Colorado Springs Switchbacks Home Disadvantage

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Photo Courtesy Isaiah J. Downing/Colorado Springs Switchbacks FC

Editorial – Historically much has been made of the Colorado Springs Switchbacks home advantage, coming primarily from their stadium’s elevation at a quite literally breath-taking 6,600 feet. However, that high-altitude advantage has increasing been eroded the past couple of seasons by what’s been underfoot.

Colorado Springs Switchbacks Home Disadvantage

The field, in its present condition, is quite simply not fit for a professional soccer team. It’s barely even suitable for a recreational team. In fact, the recreational men’s league in Colorado Springs long since abandoned that location, favoring the Air Force Academy fields. Take a moment to really absorb that: men’s knock-about teams are playing on better fields every weekend than the city’s USL professional soccer team.

More potato patch than professional playing surface, the ‘pitch’ at Weidner Field has become an embarrassment.

The field at ‘Fortress Sand Creek,’ as the Switchbacks fan-faithful affectionately term it, was never primo to begin with. But it has gotten noticeably worse over the past couple of seasons culminating in the poor playing surface that we see today. So, what can be done to improve it?

The Colorado Springs Parks & Rec Department has ultimate responsibility for the field. Despite the fact the Switchbacks have sunk the by-now-familiar figure of over $3 million dollars into turning a rudimentary athletic field with concrete bleachers into a professional soccer venue, club ownership appears to have very little say regarding the City’s maintenance of the playing surface.

The sprinkler system is inadequate, as demonstrated by the many large patches of brown tufts untouched by it. The field doesn’t appear to be rolled or mowed regularly, or at least not as regularly as it needs. I’m sure Parks & Rec would argue that their limited budget does not allow for a more intensive maintenance regiment.

So that being the case, how badly do the parties involved want to resolve the situation? The Switchbacks are undoubtedly anxious to address it, but how about those that run the city their team calls home?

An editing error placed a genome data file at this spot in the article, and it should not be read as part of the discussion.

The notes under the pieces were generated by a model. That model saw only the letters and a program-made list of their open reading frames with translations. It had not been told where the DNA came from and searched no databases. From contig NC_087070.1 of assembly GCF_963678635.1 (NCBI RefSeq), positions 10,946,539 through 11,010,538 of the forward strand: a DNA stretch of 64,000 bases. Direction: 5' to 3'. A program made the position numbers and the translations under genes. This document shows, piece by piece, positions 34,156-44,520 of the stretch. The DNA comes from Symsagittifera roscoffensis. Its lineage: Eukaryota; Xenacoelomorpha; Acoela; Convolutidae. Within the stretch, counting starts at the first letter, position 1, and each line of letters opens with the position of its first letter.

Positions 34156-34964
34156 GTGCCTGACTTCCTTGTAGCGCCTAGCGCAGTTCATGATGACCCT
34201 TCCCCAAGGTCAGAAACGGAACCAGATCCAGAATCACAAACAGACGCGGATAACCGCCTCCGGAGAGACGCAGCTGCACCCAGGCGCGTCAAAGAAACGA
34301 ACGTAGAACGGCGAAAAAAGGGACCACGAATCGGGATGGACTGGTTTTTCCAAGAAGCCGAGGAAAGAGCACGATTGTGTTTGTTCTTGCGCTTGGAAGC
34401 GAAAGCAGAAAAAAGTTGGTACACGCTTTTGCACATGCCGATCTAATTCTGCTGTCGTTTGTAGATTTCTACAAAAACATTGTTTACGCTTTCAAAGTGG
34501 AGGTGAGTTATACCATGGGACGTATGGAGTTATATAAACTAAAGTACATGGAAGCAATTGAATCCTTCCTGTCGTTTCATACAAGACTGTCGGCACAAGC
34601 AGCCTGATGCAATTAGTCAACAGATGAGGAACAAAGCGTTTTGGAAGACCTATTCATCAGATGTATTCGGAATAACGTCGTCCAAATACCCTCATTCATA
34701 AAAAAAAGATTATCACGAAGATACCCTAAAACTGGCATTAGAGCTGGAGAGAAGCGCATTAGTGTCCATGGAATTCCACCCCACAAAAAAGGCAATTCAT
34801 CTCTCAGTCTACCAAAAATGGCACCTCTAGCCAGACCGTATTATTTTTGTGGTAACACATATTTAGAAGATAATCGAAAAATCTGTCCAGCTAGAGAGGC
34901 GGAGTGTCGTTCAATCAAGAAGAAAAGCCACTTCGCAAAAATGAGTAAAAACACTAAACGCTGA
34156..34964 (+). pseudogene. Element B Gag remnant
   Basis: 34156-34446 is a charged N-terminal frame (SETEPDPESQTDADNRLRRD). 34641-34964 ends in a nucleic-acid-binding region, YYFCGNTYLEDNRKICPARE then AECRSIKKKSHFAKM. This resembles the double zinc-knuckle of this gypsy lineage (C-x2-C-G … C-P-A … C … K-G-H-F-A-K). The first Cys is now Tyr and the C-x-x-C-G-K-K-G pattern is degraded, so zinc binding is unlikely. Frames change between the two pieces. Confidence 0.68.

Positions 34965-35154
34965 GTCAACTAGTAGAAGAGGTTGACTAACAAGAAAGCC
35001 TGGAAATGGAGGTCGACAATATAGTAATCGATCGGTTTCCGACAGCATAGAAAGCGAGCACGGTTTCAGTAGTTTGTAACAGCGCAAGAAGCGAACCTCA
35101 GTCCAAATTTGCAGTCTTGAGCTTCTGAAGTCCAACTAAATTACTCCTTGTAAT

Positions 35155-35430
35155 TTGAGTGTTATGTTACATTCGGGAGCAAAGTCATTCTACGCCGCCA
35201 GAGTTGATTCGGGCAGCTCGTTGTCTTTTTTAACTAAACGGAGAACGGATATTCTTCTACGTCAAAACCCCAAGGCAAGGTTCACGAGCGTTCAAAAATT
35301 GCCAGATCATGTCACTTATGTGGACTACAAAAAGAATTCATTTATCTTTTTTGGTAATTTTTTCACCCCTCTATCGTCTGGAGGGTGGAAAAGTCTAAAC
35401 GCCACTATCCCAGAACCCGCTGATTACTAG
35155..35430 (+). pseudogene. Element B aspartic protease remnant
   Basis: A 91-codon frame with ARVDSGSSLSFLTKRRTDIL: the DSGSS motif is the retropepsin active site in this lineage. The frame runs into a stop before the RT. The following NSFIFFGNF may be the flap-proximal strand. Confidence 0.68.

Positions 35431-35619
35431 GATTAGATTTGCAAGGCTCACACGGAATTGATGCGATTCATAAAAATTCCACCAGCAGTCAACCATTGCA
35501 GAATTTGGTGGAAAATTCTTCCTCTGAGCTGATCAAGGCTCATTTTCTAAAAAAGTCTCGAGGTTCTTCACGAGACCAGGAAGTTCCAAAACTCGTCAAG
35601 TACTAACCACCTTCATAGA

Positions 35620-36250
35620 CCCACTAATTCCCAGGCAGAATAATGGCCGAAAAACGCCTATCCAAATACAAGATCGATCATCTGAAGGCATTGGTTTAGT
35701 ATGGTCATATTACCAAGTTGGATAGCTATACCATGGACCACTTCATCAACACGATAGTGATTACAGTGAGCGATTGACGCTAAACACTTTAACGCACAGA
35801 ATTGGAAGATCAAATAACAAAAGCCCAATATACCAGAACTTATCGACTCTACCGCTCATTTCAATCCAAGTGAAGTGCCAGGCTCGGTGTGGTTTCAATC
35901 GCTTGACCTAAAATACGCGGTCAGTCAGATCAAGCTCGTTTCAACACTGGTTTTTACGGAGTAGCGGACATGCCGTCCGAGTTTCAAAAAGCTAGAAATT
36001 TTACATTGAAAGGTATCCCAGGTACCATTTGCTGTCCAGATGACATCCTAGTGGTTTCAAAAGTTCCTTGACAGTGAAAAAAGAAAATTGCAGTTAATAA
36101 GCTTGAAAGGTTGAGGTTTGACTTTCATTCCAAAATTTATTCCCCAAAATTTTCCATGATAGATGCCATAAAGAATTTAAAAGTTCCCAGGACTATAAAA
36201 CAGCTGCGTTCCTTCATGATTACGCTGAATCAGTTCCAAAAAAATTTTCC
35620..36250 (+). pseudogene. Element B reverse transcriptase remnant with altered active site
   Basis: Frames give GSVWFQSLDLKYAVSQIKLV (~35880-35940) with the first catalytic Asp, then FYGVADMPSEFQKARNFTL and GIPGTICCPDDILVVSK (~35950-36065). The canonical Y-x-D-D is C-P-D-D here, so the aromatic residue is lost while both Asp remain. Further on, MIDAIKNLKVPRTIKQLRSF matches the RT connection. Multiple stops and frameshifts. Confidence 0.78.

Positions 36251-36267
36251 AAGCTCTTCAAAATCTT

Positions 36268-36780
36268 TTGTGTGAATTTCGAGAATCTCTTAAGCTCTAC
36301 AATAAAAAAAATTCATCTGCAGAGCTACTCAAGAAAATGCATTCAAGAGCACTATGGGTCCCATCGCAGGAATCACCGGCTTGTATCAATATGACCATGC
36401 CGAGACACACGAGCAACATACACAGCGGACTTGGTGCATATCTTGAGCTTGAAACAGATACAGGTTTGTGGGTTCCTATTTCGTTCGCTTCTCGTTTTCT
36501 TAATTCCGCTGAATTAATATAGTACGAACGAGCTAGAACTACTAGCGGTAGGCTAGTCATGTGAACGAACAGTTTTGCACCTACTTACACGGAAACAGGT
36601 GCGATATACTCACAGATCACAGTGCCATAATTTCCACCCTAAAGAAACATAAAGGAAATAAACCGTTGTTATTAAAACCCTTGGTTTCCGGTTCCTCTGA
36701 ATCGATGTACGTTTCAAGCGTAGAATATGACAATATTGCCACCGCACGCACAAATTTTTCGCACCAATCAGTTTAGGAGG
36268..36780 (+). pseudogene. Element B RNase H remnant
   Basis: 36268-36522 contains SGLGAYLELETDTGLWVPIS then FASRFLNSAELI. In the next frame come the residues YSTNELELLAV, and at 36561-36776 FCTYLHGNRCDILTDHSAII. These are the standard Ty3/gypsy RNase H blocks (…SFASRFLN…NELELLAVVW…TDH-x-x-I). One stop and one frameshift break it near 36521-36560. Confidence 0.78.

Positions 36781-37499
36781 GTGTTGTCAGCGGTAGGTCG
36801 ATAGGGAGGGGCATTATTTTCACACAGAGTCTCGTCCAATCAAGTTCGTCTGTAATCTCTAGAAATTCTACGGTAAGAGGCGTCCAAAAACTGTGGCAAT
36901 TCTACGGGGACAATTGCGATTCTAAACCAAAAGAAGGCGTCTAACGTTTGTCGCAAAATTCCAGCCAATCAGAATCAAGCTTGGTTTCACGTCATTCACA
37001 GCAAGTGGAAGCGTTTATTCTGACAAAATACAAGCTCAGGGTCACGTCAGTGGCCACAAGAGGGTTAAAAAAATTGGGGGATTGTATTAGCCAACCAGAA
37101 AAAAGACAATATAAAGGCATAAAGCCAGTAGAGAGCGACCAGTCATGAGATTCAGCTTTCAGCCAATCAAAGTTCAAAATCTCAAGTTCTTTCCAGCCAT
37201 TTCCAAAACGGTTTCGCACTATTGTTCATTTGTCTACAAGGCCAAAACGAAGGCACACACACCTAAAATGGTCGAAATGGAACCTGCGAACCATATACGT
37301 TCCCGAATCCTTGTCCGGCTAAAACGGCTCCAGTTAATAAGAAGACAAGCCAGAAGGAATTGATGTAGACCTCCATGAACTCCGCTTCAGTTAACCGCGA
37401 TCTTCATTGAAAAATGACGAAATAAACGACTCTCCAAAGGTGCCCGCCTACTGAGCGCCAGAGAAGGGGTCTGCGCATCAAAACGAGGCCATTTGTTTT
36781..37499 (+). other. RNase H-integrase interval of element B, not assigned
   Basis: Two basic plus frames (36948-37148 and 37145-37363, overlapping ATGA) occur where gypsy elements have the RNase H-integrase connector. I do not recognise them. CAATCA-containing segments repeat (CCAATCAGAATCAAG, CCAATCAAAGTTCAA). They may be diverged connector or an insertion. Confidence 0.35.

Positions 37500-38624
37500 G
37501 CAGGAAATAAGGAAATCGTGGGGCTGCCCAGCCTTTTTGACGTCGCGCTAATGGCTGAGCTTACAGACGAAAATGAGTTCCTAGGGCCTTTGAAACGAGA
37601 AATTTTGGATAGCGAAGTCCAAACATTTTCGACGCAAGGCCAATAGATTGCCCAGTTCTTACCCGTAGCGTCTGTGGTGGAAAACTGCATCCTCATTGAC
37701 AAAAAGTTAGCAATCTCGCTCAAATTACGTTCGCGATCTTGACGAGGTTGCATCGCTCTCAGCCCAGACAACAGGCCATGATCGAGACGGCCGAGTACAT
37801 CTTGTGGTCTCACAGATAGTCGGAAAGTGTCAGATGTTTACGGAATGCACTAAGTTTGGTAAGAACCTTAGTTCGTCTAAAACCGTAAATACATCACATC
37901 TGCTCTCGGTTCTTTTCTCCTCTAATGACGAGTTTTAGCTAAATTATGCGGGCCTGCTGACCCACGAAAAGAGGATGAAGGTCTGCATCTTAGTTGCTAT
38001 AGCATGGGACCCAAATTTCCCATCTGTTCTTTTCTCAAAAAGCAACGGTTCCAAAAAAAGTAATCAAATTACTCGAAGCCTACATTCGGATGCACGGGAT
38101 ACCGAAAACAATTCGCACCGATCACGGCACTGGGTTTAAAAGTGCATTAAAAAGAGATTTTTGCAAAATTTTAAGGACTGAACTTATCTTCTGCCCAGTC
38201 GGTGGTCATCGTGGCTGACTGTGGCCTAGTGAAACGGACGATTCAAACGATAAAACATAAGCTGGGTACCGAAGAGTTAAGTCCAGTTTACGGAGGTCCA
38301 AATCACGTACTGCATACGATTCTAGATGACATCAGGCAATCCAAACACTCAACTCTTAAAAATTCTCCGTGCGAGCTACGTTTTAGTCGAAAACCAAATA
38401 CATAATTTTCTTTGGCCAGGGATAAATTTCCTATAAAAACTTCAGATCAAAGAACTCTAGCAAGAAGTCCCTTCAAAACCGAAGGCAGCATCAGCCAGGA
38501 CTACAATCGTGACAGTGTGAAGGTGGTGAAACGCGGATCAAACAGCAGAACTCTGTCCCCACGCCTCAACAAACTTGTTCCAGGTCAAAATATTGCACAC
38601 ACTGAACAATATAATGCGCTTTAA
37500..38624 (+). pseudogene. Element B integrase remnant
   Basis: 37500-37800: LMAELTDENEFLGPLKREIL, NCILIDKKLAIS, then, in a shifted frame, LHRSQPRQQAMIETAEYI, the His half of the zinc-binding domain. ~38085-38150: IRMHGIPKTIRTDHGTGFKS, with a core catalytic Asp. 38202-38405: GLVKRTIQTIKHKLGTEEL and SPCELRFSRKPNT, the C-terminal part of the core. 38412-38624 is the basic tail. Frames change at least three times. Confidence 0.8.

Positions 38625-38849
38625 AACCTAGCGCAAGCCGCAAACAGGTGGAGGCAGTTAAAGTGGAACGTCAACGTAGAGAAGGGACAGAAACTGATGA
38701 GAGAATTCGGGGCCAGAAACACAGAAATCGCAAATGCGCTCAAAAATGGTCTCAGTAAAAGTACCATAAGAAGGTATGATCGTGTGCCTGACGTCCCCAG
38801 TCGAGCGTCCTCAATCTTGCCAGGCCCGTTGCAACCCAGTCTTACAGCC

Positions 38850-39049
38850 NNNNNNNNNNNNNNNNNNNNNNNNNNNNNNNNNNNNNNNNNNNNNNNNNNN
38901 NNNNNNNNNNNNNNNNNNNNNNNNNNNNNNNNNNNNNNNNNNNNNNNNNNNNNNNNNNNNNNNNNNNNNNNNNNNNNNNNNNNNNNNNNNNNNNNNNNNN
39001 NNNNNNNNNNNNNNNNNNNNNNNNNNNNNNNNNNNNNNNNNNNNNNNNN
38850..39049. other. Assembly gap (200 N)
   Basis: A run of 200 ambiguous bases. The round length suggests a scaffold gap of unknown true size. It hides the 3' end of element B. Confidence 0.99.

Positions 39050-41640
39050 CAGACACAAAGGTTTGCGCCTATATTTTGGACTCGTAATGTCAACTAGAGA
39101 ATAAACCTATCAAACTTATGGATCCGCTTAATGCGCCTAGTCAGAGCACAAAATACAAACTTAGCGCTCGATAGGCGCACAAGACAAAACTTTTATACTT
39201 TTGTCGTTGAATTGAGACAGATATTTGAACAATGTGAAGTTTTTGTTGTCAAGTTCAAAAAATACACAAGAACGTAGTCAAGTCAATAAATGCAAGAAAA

Though the Switchbacks don’t pay for field maintenance, a portion of the sizable parking fees on game day do filter back to the City. The parking lot requires very little ongoing maintenance, so surely an agreement could be reached to have some of that revenue redirected so that Colorado Springs professional soccer team has a playing surface at least equal to that of its recreational counterparts?

The Switchbacks want to play fast, high pressure, incisive passing soccer, but their home field puts them at a distinct disadvantage. One could argue that both teams, the home team, and the visitors, have to play on the same surface. The difference is that the visitors are often times happy with a tie on the road as was evident during the Switchbacks most recent home game, a dour 0-0 versus Seattle Sounders 2.

The Switchbacks try to move the ball with pace and purpose, whilst the traveling team is generally content to sit in and soak up the pressure – and the field helps them do that. A bad bobble, a wayward touch off a hop, a change in ball pace over an uneven surface can all contribute to a breakdown in play. As Switchbacks President Nick Ragain puts it, ‘for our home field to be a real advantage, we need a fast, smooth surface to play on.’ The players agree. Several have voiced how ‘terrible’ the pitch is, and that they don’t enjoy playing on it. Who can blame them?

If further evidence were needed, consider the Switchbacks home vs road performances this season. Their most fluid, most entertaining soccer – and most goals scored – have occurred on the road. It’s a great shame that Colorado Springs, ‘Olympic City, USA,’ can’t currently offer more of that to its home fans.

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